Japan hadn’t sent a member of its imperial royal family to Russia since 1916 — until this week. Princess Takamado arrived in the city of Saransk on Tuesday for the World Cup and appeared at Mordovia Arena where watched the Japanese team defeat Colombia 2-1. According to The Associated Press, Japan’s victory is the first ever by a team from Asia over a team from South America during World Cup play. At points, she could be seen commemorating the special occasion by snapping photos with her smartphone.
Japan and Russia have been at odds for decades over a group of islands in the Pacific located north of Japan. The Soviet Union seized the islands at the end of World War II, and Japan has disputed its taking of the territory ever since. The dispute over the islands is so bitter, in fact, that the two countries have never actually signed the treaty ending hostilities between them after the Second World War ended.
Complicating matters, according to Reuters, is Moscow’s recent decision to send fighter jets to the disputed islands and the rollout of a U.S. missile system.
The princess is expected to remain in Russia for at least another week and will watch Japan’s next World Cup game, but at this time it appears any hopes of soccer diplomacy between the two nations will not materialize as no official meetings with anyone from the Russian government are reportedly on her schedule. Prior to heading to Mordovia Arena, Princess Takamado took in some art at the Mordovian Erzia Museum of Visual Arts and paid a visit to a local history museum.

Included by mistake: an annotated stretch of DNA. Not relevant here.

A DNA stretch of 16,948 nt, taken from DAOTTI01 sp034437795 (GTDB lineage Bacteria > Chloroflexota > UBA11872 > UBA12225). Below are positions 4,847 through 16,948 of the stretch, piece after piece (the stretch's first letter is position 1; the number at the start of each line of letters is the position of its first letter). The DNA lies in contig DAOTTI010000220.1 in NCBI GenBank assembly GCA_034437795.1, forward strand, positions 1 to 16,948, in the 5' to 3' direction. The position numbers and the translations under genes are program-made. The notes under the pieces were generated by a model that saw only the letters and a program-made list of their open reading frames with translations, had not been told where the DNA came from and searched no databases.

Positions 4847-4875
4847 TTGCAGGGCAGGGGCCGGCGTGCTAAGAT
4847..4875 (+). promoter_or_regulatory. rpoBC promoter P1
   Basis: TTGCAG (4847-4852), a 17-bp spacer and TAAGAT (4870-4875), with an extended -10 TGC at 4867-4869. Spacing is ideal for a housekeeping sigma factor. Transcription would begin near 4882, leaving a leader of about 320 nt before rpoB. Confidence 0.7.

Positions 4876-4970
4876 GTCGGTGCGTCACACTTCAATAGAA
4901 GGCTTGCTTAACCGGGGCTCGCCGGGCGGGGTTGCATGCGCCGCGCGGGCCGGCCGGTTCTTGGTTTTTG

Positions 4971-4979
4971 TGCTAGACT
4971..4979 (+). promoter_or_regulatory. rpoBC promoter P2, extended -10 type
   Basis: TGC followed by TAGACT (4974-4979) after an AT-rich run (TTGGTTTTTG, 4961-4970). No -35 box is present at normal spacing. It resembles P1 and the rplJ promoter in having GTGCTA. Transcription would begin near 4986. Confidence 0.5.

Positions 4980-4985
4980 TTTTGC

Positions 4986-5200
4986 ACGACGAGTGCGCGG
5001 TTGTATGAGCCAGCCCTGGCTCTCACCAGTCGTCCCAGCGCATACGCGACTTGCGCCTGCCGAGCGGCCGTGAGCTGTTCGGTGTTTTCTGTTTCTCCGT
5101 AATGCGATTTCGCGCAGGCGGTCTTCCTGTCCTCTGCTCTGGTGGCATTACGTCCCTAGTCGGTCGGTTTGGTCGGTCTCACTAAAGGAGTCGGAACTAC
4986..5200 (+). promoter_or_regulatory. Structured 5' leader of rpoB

Lyudmila Narbekova, the director of the art museum, said diplomacy was on the princess’ mind. Narbekova told the Russian news agency TASS, “We spoke about the need to develop cultural ties between our countries. We are ready to consider any exhibition project: either to host [the works] of a Japanese painter here, or send the collections in which they are interested in to Japan,” Narbekova said. She added that Japan’s ambassador to Russia was also a part of the discussion. Princess Takamado is the widow of a cousin to Emperor Akihito
Read the full story at The Associated Press.